Exploring the messaging strategy of terrorists –At a recent Kellogg School of Management conference on political economy, associate professor Sandeep Baliga explored the issue of what message terrorists are trying to send, and how national leaders should respond. Baliga, who uses game theory to predict the outcomes of terrorist aggression, presented his research on decoding terror. He says a key component of terrorist strategy is to deliver a message to an audience other than the target to draw attention and support.

Owen graduate school program moves to alternating Saturday format —  To accommodate the intense work schedules of rising executives, the Vanderbilt Owen Graduate School of Management is transitioning its Executive MBA program to an alternating Saturday-only format. Owen decided to make the change after listening to the concerns of current and prospective Executive MBA students who wanted to earn a graduate degree without disrupting their job responsibilities.

UT MBA students learn real-life lessons about investing — The Austin American-Statesmen has a profile on MBA candidates running the MBA Investment Fund at the McCombs School of Business. These students learn real-life lessons about investing while managing millions of dollars in three separate funds consisting of money from 60 investors for an entire fiscal year, from March through the end of February.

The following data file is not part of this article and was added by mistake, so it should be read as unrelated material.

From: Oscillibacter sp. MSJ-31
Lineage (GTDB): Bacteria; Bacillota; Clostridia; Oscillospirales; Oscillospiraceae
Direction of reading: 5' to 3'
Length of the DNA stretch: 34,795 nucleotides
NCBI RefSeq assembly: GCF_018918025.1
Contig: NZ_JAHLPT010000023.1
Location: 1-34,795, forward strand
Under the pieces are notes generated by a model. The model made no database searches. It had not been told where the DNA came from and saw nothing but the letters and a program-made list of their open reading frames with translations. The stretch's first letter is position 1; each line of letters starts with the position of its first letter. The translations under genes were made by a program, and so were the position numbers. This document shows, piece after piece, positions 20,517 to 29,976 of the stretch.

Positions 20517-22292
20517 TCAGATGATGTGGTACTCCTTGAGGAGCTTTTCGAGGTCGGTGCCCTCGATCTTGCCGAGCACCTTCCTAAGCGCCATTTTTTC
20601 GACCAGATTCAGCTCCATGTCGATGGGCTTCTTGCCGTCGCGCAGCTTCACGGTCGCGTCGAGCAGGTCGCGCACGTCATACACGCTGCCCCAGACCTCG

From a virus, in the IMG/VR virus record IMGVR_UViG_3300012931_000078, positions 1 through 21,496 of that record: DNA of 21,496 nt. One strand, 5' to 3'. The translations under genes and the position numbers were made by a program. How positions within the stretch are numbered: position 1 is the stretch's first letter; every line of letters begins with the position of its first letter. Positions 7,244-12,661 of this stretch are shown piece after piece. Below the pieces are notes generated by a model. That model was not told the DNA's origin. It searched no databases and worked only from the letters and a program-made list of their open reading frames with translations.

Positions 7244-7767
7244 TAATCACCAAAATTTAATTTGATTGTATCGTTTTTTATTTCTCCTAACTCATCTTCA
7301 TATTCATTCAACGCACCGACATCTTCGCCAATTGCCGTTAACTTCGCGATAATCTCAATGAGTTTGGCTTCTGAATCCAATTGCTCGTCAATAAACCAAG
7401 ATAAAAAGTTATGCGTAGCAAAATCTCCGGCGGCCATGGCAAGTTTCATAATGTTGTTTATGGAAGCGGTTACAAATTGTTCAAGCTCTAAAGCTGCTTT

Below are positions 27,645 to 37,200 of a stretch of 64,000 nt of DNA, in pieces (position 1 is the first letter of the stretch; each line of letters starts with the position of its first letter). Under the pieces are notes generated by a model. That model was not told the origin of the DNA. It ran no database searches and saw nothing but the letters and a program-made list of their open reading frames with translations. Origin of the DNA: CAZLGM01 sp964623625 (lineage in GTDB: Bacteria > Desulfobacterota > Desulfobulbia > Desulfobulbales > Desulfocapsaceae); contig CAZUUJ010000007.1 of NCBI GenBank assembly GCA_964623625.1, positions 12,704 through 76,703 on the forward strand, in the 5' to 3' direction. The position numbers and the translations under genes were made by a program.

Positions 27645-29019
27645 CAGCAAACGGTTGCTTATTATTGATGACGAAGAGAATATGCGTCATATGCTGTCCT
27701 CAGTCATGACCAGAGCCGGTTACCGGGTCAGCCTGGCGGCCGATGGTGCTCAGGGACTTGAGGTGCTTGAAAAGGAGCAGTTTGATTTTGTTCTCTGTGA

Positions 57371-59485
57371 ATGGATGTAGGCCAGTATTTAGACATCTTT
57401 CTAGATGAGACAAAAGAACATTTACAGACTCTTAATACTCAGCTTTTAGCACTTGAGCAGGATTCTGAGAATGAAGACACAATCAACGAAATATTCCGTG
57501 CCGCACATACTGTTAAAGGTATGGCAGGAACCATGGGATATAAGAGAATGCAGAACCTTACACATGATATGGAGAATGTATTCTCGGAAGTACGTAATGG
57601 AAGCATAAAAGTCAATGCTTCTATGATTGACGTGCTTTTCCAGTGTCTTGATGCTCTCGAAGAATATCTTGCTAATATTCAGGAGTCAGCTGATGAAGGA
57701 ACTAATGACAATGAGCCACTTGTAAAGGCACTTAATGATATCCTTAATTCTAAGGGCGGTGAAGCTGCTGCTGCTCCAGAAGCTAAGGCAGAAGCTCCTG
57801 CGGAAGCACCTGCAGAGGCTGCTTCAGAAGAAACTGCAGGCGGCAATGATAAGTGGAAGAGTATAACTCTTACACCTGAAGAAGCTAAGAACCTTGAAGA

Entrepreneurship to the rescue?Stefan Stern’s recent Financial Times editorial remarks on the special report on entrepreneurship in The Economist and questions how comfortable business leaders are these days with the idea of encouraging, much less investing in, new ventures at a time like this.

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For a concise, thoughtful guide that will help you navigate the MBA admissions process with greater success, order our NEW book, The MBA Application Roadmap.